- Covid-19 vaccine supply chains are exposed to corruption, theft, and falsification of vaccines and vaccination certificates. This can fuel public distrust and limit coverage.
- ‘Blockchain’ is a distributed ledger technology which is often promoted as having the potential to reduce corruption risks and deficiencies in supply chain management.
- Blockchain’s theoretical potential runs far ahead of its real-world use. Although only a few pilots are underway, there is momentum and interest in using blockchain to help address leakages, build trust, and secure an equitable distribution of vaccines.
- The reality is that the necessary conditions for blockchain to be effective are likely to be in places where corruption risks in supply chains are already low. The integrity of medical supply chains depends on factors such as political stability, collaboration among relevant interest groups, responsive legal frameworks, and technological capacity. These are also the conditions in which blockchain is most likely to be an effective tool.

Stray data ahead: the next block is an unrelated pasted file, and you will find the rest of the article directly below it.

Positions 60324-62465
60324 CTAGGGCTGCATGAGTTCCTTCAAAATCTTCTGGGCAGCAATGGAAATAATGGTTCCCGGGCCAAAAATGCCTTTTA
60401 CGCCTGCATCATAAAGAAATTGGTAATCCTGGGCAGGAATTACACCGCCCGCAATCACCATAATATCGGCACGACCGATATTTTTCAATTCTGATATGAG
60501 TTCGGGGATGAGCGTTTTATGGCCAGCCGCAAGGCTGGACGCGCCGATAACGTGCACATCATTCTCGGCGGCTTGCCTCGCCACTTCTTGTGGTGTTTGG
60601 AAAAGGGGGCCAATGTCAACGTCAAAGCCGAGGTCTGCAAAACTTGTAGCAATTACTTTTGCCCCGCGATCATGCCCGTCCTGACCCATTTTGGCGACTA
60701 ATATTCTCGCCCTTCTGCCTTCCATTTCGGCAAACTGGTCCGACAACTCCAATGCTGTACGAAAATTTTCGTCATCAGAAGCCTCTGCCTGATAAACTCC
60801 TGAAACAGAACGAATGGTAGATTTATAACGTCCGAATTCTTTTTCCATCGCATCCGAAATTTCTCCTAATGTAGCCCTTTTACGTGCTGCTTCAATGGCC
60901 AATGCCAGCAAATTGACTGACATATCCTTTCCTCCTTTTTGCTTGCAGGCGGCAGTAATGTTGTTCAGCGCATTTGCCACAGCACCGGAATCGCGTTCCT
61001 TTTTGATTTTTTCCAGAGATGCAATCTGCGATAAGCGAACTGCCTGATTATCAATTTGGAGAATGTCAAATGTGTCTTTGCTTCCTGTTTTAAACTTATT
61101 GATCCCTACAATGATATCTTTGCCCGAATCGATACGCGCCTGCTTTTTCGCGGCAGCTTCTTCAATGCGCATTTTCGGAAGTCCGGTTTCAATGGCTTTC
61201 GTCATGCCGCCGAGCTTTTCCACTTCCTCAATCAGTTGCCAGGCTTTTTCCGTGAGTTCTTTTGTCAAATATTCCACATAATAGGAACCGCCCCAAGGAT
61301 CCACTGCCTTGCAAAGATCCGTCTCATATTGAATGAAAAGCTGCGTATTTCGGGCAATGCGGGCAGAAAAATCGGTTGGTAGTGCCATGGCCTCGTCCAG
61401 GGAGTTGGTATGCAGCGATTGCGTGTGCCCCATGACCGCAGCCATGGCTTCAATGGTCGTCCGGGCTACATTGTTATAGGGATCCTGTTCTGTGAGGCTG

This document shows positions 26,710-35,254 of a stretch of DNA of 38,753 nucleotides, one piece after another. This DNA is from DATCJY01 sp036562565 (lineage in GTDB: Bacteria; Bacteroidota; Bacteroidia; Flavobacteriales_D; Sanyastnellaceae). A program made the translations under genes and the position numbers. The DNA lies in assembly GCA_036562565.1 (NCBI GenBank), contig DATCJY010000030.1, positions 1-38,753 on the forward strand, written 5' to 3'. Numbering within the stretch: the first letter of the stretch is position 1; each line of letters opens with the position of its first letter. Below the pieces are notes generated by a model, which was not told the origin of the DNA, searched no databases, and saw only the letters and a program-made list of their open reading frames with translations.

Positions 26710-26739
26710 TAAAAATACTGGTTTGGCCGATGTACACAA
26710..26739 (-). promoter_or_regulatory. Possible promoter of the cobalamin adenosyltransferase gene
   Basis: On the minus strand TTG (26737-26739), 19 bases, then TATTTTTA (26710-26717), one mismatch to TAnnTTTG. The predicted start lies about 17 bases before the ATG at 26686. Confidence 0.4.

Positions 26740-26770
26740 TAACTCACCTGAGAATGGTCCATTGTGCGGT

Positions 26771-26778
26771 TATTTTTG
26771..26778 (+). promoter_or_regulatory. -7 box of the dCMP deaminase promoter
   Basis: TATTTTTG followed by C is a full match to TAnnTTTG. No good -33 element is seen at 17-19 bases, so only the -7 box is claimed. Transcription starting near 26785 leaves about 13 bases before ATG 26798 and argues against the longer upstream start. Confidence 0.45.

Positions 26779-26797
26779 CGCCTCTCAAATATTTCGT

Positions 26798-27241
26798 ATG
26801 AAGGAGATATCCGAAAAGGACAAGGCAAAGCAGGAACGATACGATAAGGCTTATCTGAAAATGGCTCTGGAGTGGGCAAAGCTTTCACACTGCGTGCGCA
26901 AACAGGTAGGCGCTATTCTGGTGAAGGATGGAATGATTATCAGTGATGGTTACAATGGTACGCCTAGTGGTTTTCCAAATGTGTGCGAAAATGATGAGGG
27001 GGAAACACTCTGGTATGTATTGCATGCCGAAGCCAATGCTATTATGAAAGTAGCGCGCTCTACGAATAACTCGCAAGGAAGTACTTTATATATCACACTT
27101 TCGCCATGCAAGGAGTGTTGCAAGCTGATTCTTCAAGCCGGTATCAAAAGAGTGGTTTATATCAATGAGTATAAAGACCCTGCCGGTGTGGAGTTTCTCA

- In fragile states, using blockchain can be challenging and more empirical research is required.
- International organisations, including aid donors, may consider the use of blockchain for supply chain management after evaluating the costs versus the benefits – as well as understanding how different designs will affect its performance in disparate settings.
- Funders and health organisations should invest in learning and training to understand how blockchain could contribute to reducing corruption in the health sector. It is also important to recognise the likely time scale, costs of projects, the need for integration with existing systems, and critical steps required for pilots, evaluation, and roll-out.